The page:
Astronomers Capture Images of Asteroid 2012 BX34’s Close Flyby of Earth

Animation of asteroid 2012 BX34's flyby of Earth on January 27, 2012, at 11:04 UTC, using the GRAS telescope in New Mexico, USA. E. Credit: Guido, G. Sostero & N. Howes


Small asteroid 2012 BX34 skimmed past Earth today, January 27, 2012, with closest approach at about 15:25 UT, and it passed only about 59,044 km (36,750 miles) or about ~0.2 lunar distance (or 0.0004 AU) above the Earth’s surface. It was discovered just a few days ago by the Catalina Sky Survey in Arizona.

Above is an animation created by image from Ernesto Guido, Giovanni Sostero & Nick Howes from the Remanzacco Observatory in Italy. However, they took this series of images remotely from the iTelescope (formerly called GRAS), near Mayhill, New Mexico, using a 0.10-m f/5 reflector + CCD.

“According to its absolute magnitude (H=27.6) this asteroid has an estimated diameter of roughly 8-18 meters, so it is very small,” the team said on their website. “At the moment of our images from New Mexico on January 27, 11:04UT, 2012 BX34 was moving at about ~318.86 “/min and its magnitude was ~15. At the moment of its close approach around 15UT of today, 2012 BX34 will be bright as magnitude ~13.8 and moving at ~1810 “/min.”

Below is a single 120-seconds exposure showing the object as a ~11-arcminutes trail (due to its fast speed). Also below is a video from Peter Lake using his telescope in New Mexico remotely from Melbourne Australia, who took a series of 11 images just 6 hours before its closest approach.

Single image of 2012 BX34's flyby of Earth on January 27, 2012, at 11:04 UTC, using the iTelescope telescope in New Mexico, USA. E. Credit: Guido, G. Sostero & N. Howes.

See this link to see an image taken by legendary comet and asteroid hunter Rob McNaught, using a telescope in Sliding Spring, Australia. McNaught’s data was used by the Goldstone Deep Space Communications Complex to obtain radar imagery to determine BX34’s shape, size and orbital parameters. At this point, there are various estimates of the asteroid’s size, which will be refined from all the data gathered by the various telescopes. But astronomers from JPL’s Asteroid Watch said the space rock was small enough that it wouldn’t have survived a trip through Earth’s atmosphere if it had been on a collision course with our planet.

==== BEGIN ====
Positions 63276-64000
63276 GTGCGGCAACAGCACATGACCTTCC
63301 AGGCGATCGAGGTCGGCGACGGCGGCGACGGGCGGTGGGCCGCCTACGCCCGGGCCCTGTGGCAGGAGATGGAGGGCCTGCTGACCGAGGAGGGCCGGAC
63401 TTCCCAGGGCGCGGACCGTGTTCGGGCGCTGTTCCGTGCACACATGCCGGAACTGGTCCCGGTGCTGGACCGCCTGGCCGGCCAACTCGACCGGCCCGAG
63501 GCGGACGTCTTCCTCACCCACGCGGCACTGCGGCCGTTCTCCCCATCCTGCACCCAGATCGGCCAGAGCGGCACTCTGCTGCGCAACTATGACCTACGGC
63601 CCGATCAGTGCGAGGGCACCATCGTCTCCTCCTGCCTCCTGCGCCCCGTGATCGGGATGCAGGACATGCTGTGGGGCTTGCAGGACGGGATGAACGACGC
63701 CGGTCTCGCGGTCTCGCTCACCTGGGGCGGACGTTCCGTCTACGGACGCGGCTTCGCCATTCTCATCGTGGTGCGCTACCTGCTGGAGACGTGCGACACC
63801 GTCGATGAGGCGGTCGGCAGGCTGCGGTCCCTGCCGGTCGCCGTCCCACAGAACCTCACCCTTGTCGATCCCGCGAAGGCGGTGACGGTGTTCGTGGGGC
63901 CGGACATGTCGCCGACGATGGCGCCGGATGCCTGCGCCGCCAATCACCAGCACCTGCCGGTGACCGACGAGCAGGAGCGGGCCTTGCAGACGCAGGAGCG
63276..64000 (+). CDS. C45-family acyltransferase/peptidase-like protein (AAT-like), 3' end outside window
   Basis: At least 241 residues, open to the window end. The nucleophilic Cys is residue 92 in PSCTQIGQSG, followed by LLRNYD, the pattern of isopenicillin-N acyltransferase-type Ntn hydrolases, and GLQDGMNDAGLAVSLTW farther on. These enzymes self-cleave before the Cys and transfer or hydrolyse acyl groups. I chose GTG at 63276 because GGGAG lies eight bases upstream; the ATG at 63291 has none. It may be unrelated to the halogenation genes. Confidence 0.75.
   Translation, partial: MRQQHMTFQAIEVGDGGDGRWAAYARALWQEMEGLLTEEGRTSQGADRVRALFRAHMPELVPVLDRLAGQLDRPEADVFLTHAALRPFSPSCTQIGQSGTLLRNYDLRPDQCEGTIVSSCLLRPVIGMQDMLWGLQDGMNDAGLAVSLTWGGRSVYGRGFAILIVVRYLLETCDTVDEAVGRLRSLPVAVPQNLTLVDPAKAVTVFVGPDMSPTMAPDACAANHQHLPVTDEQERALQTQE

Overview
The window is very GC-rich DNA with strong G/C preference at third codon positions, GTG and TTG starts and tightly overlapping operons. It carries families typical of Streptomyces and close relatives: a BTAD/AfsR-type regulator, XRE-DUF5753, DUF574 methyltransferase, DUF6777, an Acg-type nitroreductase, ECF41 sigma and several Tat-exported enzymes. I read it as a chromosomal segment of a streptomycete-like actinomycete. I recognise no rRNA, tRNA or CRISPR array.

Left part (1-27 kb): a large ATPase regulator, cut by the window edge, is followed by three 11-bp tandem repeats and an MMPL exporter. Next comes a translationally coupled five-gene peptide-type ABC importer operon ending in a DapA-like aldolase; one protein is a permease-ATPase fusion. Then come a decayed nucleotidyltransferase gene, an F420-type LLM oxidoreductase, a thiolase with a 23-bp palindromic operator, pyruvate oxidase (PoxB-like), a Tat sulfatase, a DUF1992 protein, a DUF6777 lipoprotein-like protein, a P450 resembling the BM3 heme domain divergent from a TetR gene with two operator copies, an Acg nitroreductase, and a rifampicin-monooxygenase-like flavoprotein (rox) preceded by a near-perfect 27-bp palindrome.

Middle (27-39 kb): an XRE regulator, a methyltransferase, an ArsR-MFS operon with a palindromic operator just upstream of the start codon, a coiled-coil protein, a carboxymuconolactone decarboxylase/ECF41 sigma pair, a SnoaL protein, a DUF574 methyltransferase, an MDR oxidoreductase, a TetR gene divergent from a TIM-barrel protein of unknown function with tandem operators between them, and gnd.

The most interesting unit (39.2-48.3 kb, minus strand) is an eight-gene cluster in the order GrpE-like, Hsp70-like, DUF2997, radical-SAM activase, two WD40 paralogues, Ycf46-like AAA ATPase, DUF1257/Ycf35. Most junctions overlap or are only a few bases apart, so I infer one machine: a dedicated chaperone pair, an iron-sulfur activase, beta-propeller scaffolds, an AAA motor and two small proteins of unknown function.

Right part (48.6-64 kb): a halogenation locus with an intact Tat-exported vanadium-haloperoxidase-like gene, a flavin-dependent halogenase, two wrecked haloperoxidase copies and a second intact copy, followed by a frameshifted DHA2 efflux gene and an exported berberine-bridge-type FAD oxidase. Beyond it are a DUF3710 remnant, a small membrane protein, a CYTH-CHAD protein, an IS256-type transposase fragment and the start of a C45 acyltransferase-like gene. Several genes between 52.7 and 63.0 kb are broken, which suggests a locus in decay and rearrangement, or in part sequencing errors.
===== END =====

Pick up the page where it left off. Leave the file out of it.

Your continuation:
The team from the Remanzacco Observatory have a great table on their website, the the top 20 closest approaches by NEOs (Near-Earth Objects) sorted by nominal distance. The table was computed on the NASA/Neo-JPL website.

Thanks to all the astronomers for sharing their images with Universe Today. We’ll add more as they become available.

8-Meter-Wide Asteroid Will Pass Close to Earth January 27

Orbital parameters of Asteroid 2012 BX34 from JPL's Small Body Database.


A small asteroid will pass extremely close to Earth tomorrow (January 27, 2012). Named 2012 BX34, this 11 meter- (36 feet-) wide 8 meter- (26-foot-) space rock (astronomers have updated their estimates of the size) will skim Earth less than 60,000 km (37,000 miles, .0004 AU)>, at around 15:30 UTC, (10:30 am EST) according to the Minor Planet Center. The latest estimates have this small bus-sized asteroid it traveling at about about 8,900 meters/second (about 20,000 miles per hour). 2012 BX34 has been observed by the Catalina Sky Survey and the Mt. Lemmon Survey in Arizona, and the Magdalena Ridge Observatory in New Mexico, so its orbit is well defined and there is no risk of impact to Earth.

Via the @AsteroidWatch Twitter feed, scientists from JPL said “It wouldn’t get through our atmosphere intact even if it dared to try.”

Amateur astronomers in the right place and time could view this object, as it should be about magnitude 14 at the time of closest approach. Click here to see a current orbit diagram, and here to view the ephemeris data. Nick Howes, with the Faulkes Telescope Project said his team is hoping to observe and image the asteroid, — although they aren’t sure if they will be able — but we hope to share their images later.

Update: see images from astronomers on our latest article regarding 2012 BX34

Hat Tip: Nick Howes